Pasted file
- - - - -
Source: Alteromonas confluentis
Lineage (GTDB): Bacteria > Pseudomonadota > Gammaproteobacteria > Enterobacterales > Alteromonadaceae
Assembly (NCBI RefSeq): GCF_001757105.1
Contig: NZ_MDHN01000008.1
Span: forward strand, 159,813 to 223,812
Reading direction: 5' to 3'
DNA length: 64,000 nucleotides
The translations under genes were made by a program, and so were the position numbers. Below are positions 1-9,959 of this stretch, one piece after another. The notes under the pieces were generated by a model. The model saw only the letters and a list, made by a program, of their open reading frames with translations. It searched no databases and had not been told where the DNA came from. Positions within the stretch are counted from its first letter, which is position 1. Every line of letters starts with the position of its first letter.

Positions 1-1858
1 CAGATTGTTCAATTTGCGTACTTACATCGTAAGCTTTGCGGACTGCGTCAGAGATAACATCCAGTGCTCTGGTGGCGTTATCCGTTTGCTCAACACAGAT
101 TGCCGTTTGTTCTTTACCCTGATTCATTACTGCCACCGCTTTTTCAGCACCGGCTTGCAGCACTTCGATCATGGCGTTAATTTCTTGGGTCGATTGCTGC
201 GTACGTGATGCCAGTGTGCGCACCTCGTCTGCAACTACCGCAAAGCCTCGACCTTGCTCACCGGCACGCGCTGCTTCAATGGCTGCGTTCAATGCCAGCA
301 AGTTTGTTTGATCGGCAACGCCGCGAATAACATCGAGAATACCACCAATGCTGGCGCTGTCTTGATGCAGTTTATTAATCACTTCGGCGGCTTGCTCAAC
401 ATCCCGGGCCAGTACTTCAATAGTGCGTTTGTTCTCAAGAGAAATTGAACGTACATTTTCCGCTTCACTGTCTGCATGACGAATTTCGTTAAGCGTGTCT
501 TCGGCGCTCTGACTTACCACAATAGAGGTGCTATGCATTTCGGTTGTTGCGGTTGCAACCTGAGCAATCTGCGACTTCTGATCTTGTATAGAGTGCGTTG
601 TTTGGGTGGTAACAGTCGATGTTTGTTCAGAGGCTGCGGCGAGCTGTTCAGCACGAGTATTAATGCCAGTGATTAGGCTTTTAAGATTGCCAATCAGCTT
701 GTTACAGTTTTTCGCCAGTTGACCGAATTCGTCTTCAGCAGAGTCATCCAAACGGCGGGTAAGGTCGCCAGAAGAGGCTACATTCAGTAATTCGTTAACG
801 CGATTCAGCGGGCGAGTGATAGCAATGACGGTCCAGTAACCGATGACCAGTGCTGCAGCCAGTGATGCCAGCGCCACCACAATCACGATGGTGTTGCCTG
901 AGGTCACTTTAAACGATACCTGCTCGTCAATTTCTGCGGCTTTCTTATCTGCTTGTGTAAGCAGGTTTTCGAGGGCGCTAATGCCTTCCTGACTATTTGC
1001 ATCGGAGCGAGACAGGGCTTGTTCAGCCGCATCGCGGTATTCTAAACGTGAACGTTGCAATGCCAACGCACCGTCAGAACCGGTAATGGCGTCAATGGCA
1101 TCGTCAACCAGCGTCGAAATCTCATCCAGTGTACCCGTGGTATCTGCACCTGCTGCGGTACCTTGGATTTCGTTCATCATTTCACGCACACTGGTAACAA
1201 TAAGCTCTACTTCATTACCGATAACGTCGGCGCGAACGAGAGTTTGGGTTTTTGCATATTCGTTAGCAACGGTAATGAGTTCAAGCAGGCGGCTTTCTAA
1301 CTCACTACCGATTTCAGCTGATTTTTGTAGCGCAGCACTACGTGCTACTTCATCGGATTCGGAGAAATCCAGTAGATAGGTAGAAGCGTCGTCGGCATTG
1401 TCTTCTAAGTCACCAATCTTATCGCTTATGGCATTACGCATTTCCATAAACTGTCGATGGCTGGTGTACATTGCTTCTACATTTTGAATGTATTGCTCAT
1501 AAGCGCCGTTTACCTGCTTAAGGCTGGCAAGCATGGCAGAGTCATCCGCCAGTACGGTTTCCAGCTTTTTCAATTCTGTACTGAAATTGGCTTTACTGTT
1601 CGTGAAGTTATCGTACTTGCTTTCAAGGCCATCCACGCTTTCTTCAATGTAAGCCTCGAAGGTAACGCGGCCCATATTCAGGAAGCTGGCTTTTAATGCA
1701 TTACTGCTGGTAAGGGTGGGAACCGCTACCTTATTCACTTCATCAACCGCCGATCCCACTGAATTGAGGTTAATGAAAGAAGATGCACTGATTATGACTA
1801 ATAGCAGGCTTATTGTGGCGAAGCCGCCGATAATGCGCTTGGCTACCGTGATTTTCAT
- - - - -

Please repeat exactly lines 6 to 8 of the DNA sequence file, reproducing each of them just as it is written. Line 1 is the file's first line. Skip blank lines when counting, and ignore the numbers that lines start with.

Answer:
Reading direction: 5' to 3'
DNA length: 64,000 nucleotides
The translations under genes were made by a program, and so were the position numbers. Below are positions 1-9,959 of this stretch, one piece after another. The notes under the pieces were generated by a model. The model saw only the letters and a list, made by a program, of their open reading frames with translations. It searched no databases and had not been told where the DNA came from. Positions within the stretch are counted from its first letter, which is position 1. Every line of letters starts with the position of its first letter.